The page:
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Buddhists/right view


QUESTION: I think you described right view as knowing the destination or fruit to have a successful practice (outcome). How can this be if know one has been able to describe para-nibbana? And could you explain right view more? Thank you.

ANSWER: Dear Tom,

Thank you for the opportunity to answer your question.

I am not sure where I said that. But I'm sure if you could provide me the context, I could explain what I meant by that. Please allow me to explain Right View again:

"How can I know whether my perception is a right view or a wrong view?"

The Buddha provided up with a special tool – the truth. There are three types of truths:

1.   Individual Truths –Truths that are held by individuals. These are truths such as – I am always right. I am the victim. I own this or that. Or any statement that begins with “I believe…”

2.   Democratic Truths – Truths that are held by the majority. These truths include – certain drugs/substances are allowed, certain are banned. Laws. Courts can decide our fates. Taxes are fair. As long as the majority agrees, it is considered a truth. However, not all democratic truths are held by all. In fact, the term majority implies the existence of a minority. If the majority it right, then by definition, the minority must be wrong.

3.   Universal Truth – Truths that are held by all living beings. These truths include – all beings love their own lives. No being wants to be deprived of what they have. All things change. All life must eventually die. These truths are known by all living beings.
If our perception is based on an individual or democratic truth, there is a chance that it might be wrong. For example, individuals have believed themselves to be right, even after they have committed a crime. In this case, the individual holds individual truths, but is being punished by democratic truths. In this case, who is right, who is wrong?
To know this, we must be able to discern what is or isn’t a universal truth. The Buddha gave us tools to use for this:

1.   Dukkha
2.   Annicam
3.   Anatta

Dukkha is the Pali word for suffering or stress. Dukkha is the result of our wrong perception which has manifested itself in thoughts, speech, and/or actions. In this, Dukkha is like a sensor. Once it goes off, we are alerted that we are holding a wrong perception. Dukkha is like the pain we feel in our bodies. The pain receptors we have are there to alert us that something is wrong and steps should be taken to alleviate the pain.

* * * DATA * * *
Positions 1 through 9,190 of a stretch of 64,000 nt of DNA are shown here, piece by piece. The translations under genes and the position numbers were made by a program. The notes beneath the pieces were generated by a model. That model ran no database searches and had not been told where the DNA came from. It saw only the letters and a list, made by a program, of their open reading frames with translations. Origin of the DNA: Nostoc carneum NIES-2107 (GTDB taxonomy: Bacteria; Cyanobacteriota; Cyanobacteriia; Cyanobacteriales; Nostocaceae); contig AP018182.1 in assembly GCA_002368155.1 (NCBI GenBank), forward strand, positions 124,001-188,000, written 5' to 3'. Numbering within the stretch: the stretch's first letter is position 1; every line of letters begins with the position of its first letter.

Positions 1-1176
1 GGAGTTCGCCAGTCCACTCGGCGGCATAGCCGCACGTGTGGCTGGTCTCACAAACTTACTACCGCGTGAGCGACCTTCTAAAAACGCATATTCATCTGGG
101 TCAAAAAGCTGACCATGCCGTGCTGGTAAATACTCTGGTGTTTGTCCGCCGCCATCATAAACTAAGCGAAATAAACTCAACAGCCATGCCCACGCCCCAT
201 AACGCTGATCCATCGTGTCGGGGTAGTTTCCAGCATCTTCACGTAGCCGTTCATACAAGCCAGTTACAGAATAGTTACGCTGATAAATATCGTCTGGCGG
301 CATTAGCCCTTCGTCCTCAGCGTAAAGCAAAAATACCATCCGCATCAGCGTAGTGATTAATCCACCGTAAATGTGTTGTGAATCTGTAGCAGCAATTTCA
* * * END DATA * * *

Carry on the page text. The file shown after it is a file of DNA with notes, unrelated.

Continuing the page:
Annicam is the tool to alleviate the pain. Annicam is defined as impermanence. Annicam can also be interpreted as change, nothing stays the same, and everything comes in pairs. The Buddha taught that everything in this world is subject to Dukkham, Annicam, and Anatta. Therefore, we are suffering since we do not see the Annicam nature of our perceptions. For example, if we are upset that loved one’s personality has changed, this is because we expected their personality not to change. Our expectation for something to always stay the same is contrary to Annicam. We are refusing to allow something to transpire the way it is meant to. Everyone changes, therefore our expectation that they would not will only be met with suffering, stress and disappointment.

Anatta is the result of understanding Annicam.  Anatta is the cessation of being in a supposed form. Once a seed has been planted and it sprouts into a young tree, that seed is considered to be Anatta. Once the young tree becomes an old tree, the young tree is considered to be Anatta. All that is in the world can only exist for a finite period of time. Therefore, our “self” cannot be in these temporary things. Many Buddhists try to practice and contemplate Anatta (in the form of nothingness). Acāriya Thoon taught Anatta should not be contemplated. It will be understood only through the cultivation and understanding Annicam. This is the same as someone who has not eaten but is contemplating the concept of fullness. Through that contemplation they will never arrive at fullness. However, through eating (understanding Annicam) they will arrive at fullness on their own. Just as fullness is the end result of eating, Anatta is the end result of Annicam. In this case, Dukkham would be the hunger that alerts us that we should eat.

Perceptions that lead to Dukkha are not truth. Perceptions that are contrary to Annicam, are not truth. Perceptions are contrary to Anatta, are not truth.

So basically put, if your perception is skewed or permanent, there will suffering resulting from it. You will be attached to your perception and believe it to be YOUR perception. Thus resulting in suffering if someone challenges it.

Examples of WRONG VIEW:

I know something, therefore you MUST know it.

What I think is right or wrong, IS right or wrong.

Assuming why people do what they do.

All things can stay in their current shape/form/state.

I won't die.

I won't grow old.

I won't get sick.

Examples of RIGHT VIEW:

I know something, therefore you MIGHT or MIGHT NOT know it also. (I can't be sure)

What I think is right or wrong, IS what I THINK is right or wrong, others MIGHT OR MIGHT NOT agree with what I think is right or wrong. (I can't be sure)

I will not try to assume what others think (No way to know for sure, all we can do is guess which leads to guessing right - leads to ego and setting precedence for future outcomes, or guessing wrong - which leads to anger and suffering)

All things must change.

I will die. So will all things.

I will grow old. So will all things.

I will get sick. So will all things.